Both remained in jail without bond.



The Central Florida High Intensity Drug Trafficking Area task force arrested five people and seized about 23 pounds of methamphetamine during operations in Haines City on Friday, the Polk County Sheriff’s Office said.

The investigation began when HIDTA detectives received information about two men believed to be distributing meth in Haines City. Their work led to a search warrant being served at the home of Juan Arteaga-Orozco, 33, 95 George M Road, where officials seized over 8.5 pounds of processed meth and more than 11 pounds of liquid meth, as well as a firearm.

Top row, Juan Arteaga-Orozco, Enrique Arteaga, Candelaria Arteaga, and bottom row, Jerad Smith and Ashley Futch

Detectives also conducted a traffic stop on Arteaga-Orozco’s brother, Enrique Arteaga, 37, and found a half-pound of meth in his possession. They served a search warrant at his residence, 2401 Citrus Blvd., and seized approximately one pound of meth from inside, about two pounds of meth buried in the backyard, two firearms, and more than $34,000 cash.

Their mother, Candelaria Arteaga, 61, 95 George M Road, was also arrested.

Two other suspects — Jerad Smith, 24, 639 Magnolia St., Waverly, and Ashley Futch, 22, 6849 Porter Road, Lake Wales — were also identified and arrested.

Enrique Arteaga and Juan Arteaga-Orozco were charged with armed trafficking in meth (over 400 grams); conspiracy to traffic meth (over 400 grams); and maintaining a dwelling for drug trafficking.

Candelaria Arteaga was charged with maintaining a dwelling for drug trafficking.

Smith was charged with possession of meth and possession of paraphernalia, and Futch was charged with possession of marijuana and possession of paraphernalia.



FRANKLIN — A 54-year-old woman from the Somerset section of town was arrested Tuesday in her home after detectives say they seized about 94 grams of methamphetamine, nine small bags of marijuana, a digital scale and a stun gun from her bedroom.

At about 3:30 p.m. Tuesday, Somerset County Prosecutor’s Office Organized Crime and Narcotics Task Force detectives used a search warrant to enter the home of , of Hempstead Drive, where they say they found about $8,000 worth of methamphetamine, marijuana, a scale and stun gun, according to a news release.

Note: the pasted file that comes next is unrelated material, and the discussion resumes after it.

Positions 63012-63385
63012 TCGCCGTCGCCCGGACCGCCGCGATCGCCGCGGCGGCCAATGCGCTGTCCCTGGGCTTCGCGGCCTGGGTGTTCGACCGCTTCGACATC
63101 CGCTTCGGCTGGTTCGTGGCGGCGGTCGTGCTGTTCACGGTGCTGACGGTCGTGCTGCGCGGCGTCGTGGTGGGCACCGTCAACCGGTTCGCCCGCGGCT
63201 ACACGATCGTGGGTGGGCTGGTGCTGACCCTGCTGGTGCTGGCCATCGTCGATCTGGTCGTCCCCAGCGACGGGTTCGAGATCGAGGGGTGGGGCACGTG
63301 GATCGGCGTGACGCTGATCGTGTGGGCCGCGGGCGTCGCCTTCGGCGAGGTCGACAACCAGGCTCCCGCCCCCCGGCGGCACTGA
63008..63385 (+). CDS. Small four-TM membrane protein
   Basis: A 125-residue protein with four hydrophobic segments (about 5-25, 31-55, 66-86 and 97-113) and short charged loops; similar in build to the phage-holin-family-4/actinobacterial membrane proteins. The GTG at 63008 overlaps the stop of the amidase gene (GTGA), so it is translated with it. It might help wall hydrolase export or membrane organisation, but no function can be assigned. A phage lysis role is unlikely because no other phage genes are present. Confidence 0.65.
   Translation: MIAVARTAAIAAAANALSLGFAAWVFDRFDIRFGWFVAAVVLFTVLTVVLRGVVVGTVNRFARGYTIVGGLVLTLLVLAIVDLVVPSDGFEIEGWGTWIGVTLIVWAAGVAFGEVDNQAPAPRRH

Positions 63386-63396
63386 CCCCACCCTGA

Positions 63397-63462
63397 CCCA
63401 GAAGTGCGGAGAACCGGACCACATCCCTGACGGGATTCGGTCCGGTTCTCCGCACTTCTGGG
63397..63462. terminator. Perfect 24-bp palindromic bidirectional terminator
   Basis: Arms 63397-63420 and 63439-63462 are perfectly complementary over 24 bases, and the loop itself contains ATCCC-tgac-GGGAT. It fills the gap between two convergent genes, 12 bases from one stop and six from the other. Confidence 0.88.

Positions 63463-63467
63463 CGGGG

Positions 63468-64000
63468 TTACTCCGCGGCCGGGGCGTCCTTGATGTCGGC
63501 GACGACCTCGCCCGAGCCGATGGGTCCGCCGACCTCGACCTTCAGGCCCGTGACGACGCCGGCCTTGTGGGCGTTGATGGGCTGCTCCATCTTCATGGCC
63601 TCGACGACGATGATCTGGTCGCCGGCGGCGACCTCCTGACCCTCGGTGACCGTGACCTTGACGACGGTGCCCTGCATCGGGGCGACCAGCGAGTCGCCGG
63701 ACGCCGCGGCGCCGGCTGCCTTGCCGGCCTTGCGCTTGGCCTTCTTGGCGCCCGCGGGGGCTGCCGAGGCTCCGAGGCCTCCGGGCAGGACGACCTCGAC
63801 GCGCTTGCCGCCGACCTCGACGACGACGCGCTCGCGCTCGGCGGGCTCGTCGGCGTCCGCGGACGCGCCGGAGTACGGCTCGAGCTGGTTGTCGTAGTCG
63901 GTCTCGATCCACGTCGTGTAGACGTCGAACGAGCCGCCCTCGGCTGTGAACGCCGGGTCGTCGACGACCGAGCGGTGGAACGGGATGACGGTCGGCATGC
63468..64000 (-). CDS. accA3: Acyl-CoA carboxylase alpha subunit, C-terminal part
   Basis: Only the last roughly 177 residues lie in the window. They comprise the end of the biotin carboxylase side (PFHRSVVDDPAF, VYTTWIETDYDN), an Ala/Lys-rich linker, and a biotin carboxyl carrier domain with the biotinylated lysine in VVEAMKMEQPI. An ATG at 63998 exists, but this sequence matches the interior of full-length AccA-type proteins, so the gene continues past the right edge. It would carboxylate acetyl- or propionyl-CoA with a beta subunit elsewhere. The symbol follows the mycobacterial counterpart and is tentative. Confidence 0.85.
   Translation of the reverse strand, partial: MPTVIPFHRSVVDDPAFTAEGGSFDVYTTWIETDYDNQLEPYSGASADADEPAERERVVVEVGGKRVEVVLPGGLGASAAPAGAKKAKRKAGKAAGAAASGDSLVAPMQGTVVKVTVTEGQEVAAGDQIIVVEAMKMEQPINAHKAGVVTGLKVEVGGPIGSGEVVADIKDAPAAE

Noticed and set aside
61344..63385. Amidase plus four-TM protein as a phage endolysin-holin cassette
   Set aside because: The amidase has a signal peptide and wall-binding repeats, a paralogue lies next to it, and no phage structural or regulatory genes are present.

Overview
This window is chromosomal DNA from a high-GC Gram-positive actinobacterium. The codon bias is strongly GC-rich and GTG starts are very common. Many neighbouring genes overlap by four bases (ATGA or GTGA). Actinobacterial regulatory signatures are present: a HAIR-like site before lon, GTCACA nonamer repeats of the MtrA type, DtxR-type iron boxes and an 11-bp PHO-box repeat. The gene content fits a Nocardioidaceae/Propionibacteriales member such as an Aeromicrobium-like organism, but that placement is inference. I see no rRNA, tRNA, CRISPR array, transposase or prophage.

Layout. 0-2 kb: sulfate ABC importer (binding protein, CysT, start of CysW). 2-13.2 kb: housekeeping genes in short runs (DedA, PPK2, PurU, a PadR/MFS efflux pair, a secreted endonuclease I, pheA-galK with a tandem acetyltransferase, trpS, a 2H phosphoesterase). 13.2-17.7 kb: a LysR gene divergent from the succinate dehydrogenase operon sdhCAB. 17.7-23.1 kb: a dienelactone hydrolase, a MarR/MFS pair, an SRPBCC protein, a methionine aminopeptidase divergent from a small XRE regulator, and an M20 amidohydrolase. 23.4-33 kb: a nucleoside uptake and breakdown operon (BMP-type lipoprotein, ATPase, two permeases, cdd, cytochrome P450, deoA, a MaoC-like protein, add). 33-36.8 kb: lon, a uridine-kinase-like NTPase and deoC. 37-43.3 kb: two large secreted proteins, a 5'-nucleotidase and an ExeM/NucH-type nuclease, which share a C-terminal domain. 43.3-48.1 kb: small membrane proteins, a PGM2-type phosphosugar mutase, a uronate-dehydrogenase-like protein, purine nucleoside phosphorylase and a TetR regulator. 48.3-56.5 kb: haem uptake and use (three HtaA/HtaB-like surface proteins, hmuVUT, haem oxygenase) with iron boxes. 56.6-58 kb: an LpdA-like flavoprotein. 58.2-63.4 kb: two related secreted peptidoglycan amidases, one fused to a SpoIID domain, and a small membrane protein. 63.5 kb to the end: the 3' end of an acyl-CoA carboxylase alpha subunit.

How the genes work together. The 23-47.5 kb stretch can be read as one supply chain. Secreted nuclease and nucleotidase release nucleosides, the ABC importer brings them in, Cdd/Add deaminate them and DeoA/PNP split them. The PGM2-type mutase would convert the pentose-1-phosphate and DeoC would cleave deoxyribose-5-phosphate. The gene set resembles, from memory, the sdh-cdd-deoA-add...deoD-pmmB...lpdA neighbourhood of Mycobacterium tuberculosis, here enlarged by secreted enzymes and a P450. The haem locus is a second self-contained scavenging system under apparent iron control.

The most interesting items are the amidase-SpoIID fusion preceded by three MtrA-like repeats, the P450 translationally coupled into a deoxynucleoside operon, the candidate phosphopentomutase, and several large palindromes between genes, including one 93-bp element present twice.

Somerset County Prosecutor Geoffrey D. Soriano said in the announcement that the search was part of an ongoing narcotics investigation.Khan was arrested and charged with possession of a controlled dangerous substance with intent to distribute, possession of a stun gun, possession of marijuana and possession of drug paraphernalia.

She was placed in Somerset County Jail in lieu of $125,000 cash bail.






A hit and run car accident turned into something more when Sioux Falls Police discovered methamphetamine.

It happened 1:30 Saturday afternoon at the corner of 18th Street and Bahnson Avenue. Police responded to an accident in which a Nissan Altima hit a pole, and the driver ran.  Two passengers were arrested when meth was found in the vehicle.

While searching the trunk of the car, officers found components used to manufacture methamphetamine. The vehicle was seized and the Sioux Falls Area Drug Task Force found components for a one pot meth lab in the car.

The passengers were taken to the Minnehaha County Jail on charges of possession of controlled substance and possession with intent to distribute/ manufacturing controlled substance.

The driver that ran is believed to be Jason Craig Oldehoff.  Oldehoff is a parole absconder. Anyone with information about Mr. Oldehoff’s whereabouts is asked to contact police.